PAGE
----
2. Plasma skin depth and plasma frequency The plasma skin depth is the depth in a collisionless plasma to which low-frequency
electromagnetic radiation can penetrate (as defined by attenuation of the wave amplitude by a factor of 1/e).∗ Some representative values are listed in table 1. In a traditional plasma, the expression for plasma skin depth is given by ls = c/ωpe, where c is the speed of light in vacuum. The electron plasma frequency ωpe is the characteristic frequency for oscillations of the electron density in the ‘cold electron’ limit (i.e. neglecting the effects of thermal motion); it is given by ωpe=
where ne is the number density of the electrons, e is the elementary charge, �0 is the permittivity of free space and me is the electron mass.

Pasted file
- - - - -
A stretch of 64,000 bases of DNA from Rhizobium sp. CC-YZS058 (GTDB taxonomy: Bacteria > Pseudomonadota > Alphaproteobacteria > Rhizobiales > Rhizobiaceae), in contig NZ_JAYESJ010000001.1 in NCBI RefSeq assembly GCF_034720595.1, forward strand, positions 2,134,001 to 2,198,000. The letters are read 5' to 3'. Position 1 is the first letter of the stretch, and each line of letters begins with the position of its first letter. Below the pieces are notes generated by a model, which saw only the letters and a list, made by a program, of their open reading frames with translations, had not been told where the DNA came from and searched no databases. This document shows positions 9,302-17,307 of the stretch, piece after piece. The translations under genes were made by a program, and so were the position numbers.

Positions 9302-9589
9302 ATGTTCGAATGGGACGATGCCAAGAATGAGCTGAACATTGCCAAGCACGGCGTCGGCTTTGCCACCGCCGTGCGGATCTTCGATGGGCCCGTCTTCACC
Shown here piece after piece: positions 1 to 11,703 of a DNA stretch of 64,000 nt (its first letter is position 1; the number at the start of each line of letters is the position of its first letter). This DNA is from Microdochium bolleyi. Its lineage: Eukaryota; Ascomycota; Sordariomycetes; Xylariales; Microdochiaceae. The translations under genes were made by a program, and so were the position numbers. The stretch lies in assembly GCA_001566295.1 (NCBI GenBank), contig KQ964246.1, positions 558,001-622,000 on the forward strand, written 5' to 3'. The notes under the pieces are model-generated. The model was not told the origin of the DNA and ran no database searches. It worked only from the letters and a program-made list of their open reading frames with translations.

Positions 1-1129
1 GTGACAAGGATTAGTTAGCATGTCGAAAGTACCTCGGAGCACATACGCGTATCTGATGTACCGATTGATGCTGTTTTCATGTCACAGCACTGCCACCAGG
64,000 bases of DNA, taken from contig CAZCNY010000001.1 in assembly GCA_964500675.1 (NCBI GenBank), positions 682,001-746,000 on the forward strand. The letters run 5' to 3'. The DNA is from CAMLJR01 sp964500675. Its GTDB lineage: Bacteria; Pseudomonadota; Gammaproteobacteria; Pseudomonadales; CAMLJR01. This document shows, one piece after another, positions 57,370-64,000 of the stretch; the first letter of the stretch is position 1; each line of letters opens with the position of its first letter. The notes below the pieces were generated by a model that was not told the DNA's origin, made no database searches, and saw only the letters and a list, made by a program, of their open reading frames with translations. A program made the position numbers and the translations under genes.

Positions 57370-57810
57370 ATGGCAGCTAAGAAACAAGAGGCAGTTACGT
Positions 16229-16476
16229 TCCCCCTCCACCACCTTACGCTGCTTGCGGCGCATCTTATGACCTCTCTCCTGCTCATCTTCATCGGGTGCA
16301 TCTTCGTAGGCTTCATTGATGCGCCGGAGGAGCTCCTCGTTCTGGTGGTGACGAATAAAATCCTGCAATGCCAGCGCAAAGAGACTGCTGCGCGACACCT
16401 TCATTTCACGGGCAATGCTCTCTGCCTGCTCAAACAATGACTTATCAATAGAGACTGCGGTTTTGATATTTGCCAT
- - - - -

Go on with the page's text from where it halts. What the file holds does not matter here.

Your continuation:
For electron/positron pair plasmas, a factor of √
2 appears, because positrons respond as quickly to density perturbations as electrons do; the picture of a displaced populations of electrons sloshing back and forth past approximately stationary ions does not apply. One option is to redefine ωpe, replacing me by me/2; another is to leave the definition the same and modify the dispersion relations accordingly (keeping in mind that the definition no longer has the same physical meaning). A hybrid approach is often used in the literature: the definition of ωpe is unchanged, but the term ‘plasma frequency’ is used for
√ 2ωpe. We will use this approach as well,
making a point to distinguish between the ‘electron plasma frequency’ ωpe and the ‘plasma frequency’ ωp that represents a fundamental frequency of the system and is given by
ωp = √
�0me =√2ωpe. (2.1)
This yields the expression for pair plasma skin depth
ls = c ωp = c√